Marginalized identities, mistreatment, discrimination, and burnout among US medical students: cross sectional survey and retrospective cohort study

Marginalized identities, mistreatment, discrimination, and burnout among US medical students: cross sectional survey and retrospective cohort study

Objective To describe the association between mistreatment, burnout, and having multiple marginalized identities during undergraduate medical education.

Design Cross sectional survey and retrospective cohort study.

Setting 140 US medical schools accredited by the Association of American Medical Colleges.

Participants 30 651 graduating medical students in 2016 and 2017.

Main outcome measures Self-reported sex, race or ethnicity, and sexual orientation groups were considered, based on the unique combinations of historically marginalized identities held by students. Multivariable linear regression was used to determine the association between unique identity groups and burnout along two dimensions (exhaustion and disengagement) as measured by the Oldenburg Burnout Inventory for Medical Students while accounting for mistreatment and discrimination.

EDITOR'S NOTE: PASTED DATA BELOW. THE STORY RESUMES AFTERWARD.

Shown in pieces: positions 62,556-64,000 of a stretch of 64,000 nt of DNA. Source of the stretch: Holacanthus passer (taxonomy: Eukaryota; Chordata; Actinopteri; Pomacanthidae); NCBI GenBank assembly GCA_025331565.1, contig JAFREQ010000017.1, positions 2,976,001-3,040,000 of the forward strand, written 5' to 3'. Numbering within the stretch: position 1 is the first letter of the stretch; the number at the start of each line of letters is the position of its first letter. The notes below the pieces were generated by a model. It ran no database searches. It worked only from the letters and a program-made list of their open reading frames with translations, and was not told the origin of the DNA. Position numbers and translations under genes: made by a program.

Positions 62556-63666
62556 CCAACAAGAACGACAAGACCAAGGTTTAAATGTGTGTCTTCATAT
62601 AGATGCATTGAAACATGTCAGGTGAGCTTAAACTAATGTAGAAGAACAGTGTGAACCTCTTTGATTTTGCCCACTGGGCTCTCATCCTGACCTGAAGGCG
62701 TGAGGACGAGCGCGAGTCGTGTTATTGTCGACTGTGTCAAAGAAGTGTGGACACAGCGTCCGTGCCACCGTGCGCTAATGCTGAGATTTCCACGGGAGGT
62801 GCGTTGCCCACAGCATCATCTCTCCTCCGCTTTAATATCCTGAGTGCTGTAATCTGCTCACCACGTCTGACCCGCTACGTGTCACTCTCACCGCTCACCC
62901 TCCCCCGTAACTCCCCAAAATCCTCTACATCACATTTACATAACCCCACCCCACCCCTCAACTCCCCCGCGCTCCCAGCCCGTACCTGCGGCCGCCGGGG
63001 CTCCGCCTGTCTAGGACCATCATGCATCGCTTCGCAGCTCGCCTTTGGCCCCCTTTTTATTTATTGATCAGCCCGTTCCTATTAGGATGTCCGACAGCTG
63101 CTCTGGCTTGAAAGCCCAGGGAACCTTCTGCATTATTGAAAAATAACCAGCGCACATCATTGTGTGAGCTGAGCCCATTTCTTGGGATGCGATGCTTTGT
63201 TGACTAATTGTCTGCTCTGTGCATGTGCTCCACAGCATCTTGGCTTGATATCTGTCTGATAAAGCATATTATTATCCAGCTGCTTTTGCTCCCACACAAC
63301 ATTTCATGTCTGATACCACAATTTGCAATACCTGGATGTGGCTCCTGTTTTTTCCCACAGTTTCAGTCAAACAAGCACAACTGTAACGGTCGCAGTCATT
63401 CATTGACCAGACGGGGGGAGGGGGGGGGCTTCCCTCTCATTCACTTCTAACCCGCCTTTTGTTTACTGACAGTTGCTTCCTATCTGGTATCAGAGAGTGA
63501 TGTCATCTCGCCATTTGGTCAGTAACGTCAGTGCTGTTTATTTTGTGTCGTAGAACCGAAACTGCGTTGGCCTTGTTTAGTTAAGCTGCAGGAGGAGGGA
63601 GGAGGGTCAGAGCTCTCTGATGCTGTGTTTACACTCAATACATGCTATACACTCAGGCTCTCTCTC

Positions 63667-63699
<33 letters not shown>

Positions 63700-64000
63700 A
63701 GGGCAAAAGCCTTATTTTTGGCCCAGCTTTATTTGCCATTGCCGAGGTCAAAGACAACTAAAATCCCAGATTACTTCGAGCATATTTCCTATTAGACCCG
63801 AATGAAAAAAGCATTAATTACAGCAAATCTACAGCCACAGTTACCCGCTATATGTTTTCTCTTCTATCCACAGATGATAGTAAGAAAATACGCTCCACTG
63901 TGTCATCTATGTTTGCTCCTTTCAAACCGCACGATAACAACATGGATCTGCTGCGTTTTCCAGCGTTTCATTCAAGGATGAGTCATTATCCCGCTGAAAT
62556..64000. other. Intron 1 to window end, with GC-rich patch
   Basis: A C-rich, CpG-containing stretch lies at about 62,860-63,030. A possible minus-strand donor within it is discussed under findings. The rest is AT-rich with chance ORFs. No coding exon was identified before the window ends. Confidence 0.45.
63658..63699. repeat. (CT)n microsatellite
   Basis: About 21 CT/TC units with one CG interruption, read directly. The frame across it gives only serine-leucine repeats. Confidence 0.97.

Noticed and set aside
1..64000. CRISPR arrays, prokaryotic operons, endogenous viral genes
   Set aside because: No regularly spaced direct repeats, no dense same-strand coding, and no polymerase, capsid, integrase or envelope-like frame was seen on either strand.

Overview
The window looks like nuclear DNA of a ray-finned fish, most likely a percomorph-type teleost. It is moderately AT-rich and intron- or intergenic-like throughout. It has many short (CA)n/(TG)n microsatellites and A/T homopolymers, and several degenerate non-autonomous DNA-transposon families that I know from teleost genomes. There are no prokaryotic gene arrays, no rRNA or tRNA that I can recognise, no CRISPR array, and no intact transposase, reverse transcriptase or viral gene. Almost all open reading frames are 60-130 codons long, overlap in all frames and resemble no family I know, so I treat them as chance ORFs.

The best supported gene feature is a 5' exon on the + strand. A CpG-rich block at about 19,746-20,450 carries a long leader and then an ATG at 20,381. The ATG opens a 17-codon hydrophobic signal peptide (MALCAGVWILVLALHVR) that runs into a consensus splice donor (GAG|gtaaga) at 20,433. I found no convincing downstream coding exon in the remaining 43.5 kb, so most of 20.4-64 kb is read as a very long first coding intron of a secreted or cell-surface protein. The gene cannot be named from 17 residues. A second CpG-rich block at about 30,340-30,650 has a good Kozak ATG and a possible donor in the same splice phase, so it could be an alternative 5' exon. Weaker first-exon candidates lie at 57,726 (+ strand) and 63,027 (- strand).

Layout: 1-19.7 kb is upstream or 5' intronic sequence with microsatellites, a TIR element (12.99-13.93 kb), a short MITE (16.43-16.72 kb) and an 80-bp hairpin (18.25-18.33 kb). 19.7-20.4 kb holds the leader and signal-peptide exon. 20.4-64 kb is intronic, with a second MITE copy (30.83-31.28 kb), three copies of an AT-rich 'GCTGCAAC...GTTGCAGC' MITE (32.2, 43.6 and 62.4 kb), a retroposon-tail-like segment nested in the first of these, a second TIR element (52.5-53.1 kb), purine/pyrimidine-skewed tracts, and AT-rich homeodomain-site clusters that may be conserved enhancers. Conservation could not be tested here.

Results Students with three marginalized identities (female; non-white; lesbian, gay, or bisexual (LGB)) had the largest proportion reporting recurrent experiences of multiple types of mistreatment (88/299, P<0.001) and discrimination (92/299, P<0.001). Students with a higher number of marginalized identities also had higher average scores for exhaustion. Female, non-white, and LGB students had the largest difference in average exhaustion score compared with male, white, and heterosexual students (adjusted mean difference 1.96, 95% confidence interval 1.47 to 2.44). Mistreatment and discrimination mediated exhaustion scores for all identity groups but did not fully explain the association between unique identity group and burnout. Non-white and LGB students had higher average disengagement scores than their white and heterosexual counterparts (0.28, 0.19 to 0.37; and 0.73, 0.52 to 0.94; respectively). Female students, in contrast, had lower average disengagement scores irrespective of the other identities they held. After adjusting for mistreatment and discrimination among female students, the effect among female students became larger, indicating a negative confounding association. Conclusion In this study population of US medical students, those with multiple marginalized identities reported more mistreatment and discrimination during medical school, which appeared to be associated with burnout.

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